Snakeskin has frictional properties that can be applied to surfaces of large column structures to securely support large buildings
By YASH RATHI — email@example.com
At the UC Davis Center for Geotechnical Modeling, researchers used the facility’s large geotechnical centrifuge to test a design inspired by the unique properties of snakeskin. According to their website, “A geotechnical centrifuge is used to conduct model tests to study geotechnical problems such as the strength, stiffness and capacity of foundations for bridges and buildings, settlement of embankments, stability of slopes, earth retaining structures, tunnel stability and seawalls.”
Alejandro Martínez, Ph.D., who is the lead author on the research study and an associate professor of civil and environmental engineering at UC Davis, explained the team’s interest in snakeskin and its potential real-world applications to infrastructure.
“Snakeskins are a promising bioinspiration,” Martínez said. “Their belly scales have evolved in such a way that it reduces friction as it moves ahead and increases friction if moved in the opposite direction. Their ventral [belly] skin helps them to move more efficiently through soil and slide up a tree without sliding down.”
This natural phenomenon is called frictional anisotropy, and it allows snakes’ to experience a change in surface friction depending on the surfaces they interact with.
Martínez believes that the snakeskin surface can help improve the strength and efficiency of geotechnical structures like driven piles, which are rigid columns that form the foundations of large buildings, and the anchors of offshore structures and tunnels, because these structures require different levels of friction. For example, low friction is required for installing driven piles while high friction is required for anchoring a pile.
Until now, it has been hard for researchers and engineers to create structures that are both easy to install and difficult to remove — as they need to serve as strong anchors — especially on dense soil.
“Installing driven piles is a challenge in the field, especially on denser soils,” Martínez said. “Imagine a pile that’s easy to install and yet strong enough to support the applied loads. We think snakeskin’s frictional properties will reduce the difficulty of establishing driven piles in more difficult terrain.”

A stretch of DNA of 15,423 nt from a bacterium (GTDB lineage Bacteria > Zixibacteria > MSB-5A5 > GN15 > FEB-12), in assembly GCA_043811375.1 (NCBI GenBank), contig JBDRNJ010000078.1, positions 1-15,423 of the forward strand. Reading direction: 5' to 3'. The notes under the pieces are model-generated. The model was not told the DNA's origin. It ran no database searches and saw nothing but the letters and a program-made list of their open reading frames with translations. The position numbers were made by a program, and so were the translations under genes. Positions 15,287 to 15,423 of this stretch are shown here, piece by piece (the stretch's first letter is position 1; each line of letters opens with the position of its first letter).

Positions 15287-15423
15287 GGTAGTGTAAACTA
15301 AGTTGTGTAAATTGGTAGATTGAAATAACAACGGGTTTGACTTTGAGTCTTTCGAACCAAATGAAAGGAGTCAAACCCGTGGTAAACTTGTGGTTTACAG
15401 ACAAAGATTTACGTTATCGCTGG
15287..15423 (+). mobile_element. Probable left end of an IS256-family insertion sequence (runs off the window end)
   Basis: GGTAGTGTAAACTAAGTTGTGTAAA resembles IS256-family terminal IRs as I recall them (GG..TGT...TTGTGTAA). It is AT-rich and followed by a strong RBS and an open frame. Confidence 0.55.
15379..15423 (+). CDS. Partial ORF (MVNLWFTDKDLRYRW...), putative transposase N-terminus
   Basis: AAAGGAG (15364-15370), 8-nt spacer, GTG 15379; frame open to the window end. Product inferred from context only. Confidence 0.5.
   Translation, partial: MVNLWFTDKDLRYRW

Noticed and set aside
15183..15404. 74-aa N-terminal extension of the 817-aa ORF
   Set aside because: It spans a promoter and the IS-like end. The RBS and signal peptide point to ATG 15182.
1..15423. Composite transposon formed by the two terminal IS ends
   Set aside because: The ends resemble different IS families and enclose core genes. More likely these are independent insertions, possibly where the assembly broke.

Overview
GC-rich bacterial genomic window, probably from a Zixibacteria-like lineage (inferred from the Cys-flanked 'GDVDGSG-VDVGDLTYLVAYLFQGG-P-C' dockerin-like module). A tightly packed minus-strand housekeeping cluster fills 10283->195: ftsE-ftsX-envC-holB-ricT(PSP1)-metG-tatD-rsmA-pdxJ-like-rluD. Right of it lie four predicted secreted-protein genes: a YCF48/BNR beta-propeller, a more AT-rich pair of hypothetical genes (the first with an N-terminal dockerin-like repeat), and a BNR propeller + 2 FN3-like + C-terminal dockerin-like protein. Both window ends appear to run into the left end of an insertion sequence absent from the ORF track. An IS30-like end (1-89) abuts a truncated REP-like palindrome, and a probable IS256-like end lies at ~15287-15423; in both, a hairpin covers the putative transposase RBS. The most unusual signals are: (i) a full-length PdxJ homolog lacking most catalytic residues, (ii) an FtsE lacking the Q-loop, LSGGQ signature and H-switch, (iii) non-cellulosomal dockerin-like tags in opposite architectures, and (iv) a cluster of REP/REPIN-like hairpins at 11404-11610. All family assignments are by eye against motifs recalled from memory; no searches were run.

Martínez explained that using a bioengineered snakeskin structure would allow piles to be installed more firmly and anchor the foundation more securely to the ground.
Additionally, Martínez said that determining the snake species that has the best skin to use for the geotechnical structures was difficult. To do so, he and his team collaborated with Brian Todd, Ph.D., who is a coauthor on the study and a professor in the UC Davis Department of Wildlife, Fish and Conservation Biology. Todd suggested certain species to examine, and the team eventually selected the western hognose snake, parrot snake and Saharan horned viper as potential candidates.
“One of the important parts of our bioinspired geotechnical work is learning about biology,” Todd said. “As a biologist, I helped Martínez’s team better understand the relationship between the topography and snakeskin of interest so they could tackle and maintain the friction in the process of locomotion in these large structures.”
Using the three snake species above, the team developed a geometric design for each of their ventral skins in the lab to test and understand how they behaved on different surfaces.
“With the snakeskin scans, we realized that many of them had an asymmetrical sawtooth pattern,” Martínez said. “With the three-dimensional printed surfaces, we then applied the snakeskin patterns onto structure surfaces, which would make them stronger than the typical material surfaces used, like concrete or steel. From this, we learned that we could make directionally-dependent, stronger surfaces.”
They created model driven piles with snakeskin-inspired materials and conducted various tests on them using the large geotechnical centrifuge at the UC Davis Center for Geotechnical Modeling. These tests helped Martínez’s team understand the behavior of the pile when put in the soil and how its application reduced or increased friction.
The study concluded that the snakeskin surface produced a lower friction when the pile was being installed but a higher friction during pullout. This means that the use of bioengineered snakeskin could allow for easier installation of piles and make them more resistant to being uprooted once they are in the ground. Martínez believes that this invention, and similar research into other bioinspired, geotechnical tools is promising for increasing the efficiency and strength of these structures in future construction.
Written by: Yash Rathi — firstname.lastname@example.org